Belly dance: The girl power of Gypsy Tapestry


Photo by Loraine Gholdston

It’s that time of year in Provo — the annual Gypsy Tapestry belly dance performance is about to grace the stage yet again.

While Gypsy Tapestry holds performances at various locations throughout Utah and Salt Lake counties, the comfortable seating, ample stage room, and professional lighting and sound of the Covey Center for the Arts make this performance an audience and photographer favorite.

Elaborate costumes, exotic music, and graceful, sultry movements are the signatures of the 10,000 year-old art form – but don’t let the sexiness of it all fool you into thinking men originally had anything to do with it. Belly dance began as exercises to aid women in childbirth, and grew into an exclusively female art (men were originally not even allowed to peek). Then European invaders changed all that. Though some women may lament that men are now allowed to watch, and even join, most enjoy the freedom of sharing their love of belly dance with an inclusive audience.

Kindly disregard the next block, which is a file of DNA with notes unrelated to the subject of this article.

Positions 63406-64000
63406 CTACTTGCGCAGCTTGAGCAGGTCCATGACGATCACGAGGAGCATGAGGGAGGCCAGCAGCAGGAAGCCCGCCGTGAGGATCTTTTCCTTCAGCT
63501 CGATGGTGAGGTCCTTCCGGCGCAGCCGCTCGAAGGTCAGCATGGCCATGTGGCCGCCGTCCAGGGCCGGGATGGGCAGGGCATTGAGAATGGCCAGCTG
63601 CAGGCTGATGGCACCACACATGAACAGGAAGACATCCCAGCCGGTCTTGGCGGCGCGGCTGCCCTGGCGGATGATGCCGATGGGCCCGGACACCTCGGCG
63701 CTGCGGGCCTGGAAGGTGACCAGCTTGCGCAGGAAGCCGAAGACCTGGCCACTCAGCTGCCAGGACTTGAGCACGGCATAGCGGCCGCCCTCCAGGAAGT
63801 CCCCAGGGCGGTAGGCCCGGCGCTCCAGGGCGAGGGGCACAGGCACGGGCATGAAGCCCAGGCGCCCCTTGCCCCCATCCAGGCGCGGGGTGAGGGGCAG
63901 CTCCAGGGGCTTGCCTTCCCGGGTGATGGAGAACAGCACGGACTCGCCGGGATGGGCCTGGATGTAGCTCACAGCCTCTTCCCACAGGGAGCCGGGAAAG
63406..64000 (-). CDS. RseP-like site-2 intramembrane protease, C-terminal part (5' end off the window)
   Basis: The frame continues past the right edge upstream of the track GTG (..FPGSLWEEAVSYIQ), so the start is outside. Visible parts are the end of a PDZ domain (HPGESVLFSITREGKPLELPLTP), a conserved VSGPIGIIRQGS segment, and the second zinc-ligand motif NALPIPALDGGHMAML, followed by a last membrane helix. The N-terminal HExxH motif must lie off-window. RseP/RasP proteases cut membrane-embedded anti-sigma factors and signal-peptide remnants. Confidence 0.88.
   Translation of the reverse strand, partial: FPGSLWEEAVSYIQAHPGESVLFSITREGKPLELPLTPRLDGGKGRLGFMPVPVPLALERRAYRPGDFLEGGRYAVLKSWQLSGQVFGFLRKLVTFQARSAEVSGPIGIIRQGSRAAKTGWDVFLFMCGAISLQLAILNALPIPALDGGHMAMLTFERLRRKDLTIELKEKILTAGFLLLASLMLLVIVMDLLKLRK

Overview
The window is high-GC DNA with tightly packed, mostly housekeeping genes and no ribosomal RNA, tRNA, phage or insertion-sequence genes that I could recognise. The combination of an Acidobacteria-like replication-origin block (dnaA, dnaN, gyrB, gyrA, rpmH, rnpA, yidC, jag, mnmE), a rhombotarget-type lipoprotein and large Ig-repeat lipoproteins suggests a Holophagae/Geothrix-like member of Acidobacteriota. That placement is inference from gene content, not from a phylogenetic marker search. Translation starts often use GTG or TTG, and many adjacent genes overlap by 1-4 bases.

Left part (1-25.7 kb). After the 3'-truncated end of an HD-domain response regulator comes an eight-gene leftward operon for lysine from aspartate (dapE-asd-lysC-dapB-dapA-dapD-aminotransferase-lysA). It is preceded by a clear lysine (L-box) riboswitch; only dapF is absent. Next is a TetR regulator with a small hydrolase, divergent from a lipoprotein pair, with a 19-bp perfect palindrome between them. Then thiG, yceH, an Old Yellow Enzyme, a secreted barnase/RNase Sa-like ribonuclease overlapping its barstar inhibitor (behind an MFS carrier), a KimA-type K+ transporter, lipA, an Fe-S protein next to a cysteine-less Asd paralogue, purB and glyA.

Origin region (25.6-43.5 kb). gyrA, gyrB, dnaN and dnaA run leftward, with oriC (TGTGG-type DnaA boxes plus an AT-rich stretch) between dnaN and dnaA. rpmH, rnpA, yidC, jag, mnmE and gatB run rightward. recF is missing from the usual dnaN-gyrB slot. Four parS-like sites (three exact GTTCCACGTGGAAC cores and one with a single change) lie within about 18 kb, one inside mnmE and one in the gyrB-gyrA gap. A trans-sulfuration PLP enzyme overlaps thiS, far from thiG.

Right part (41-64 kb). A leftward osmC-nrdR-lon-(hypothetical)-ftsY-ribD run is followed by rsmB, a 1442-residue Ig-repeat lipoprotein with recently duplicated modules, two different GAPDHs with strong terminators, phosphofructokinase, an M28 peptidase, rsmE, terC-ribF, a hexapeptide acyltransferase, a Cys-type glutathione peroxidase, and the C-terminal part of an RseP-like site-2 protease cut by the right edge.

The Gypsy Tapestry troupe is one of the most professional and skilled troupes in Utah, formed of advanced dancers who often are teachers as well. Beginning and intermediate classes generally perform first, with teachers and others performing solos and other small performances in-between, and the Gypsy Tapestry troupe is the grande finale — and definitely worth the wait.

The Gypsy Tapestry Belly Dance performance will be Nov. 6 at the Covey Center for the Arts at 425 W. Center St. in Provo. Doors open at 7. Tickets are $8.

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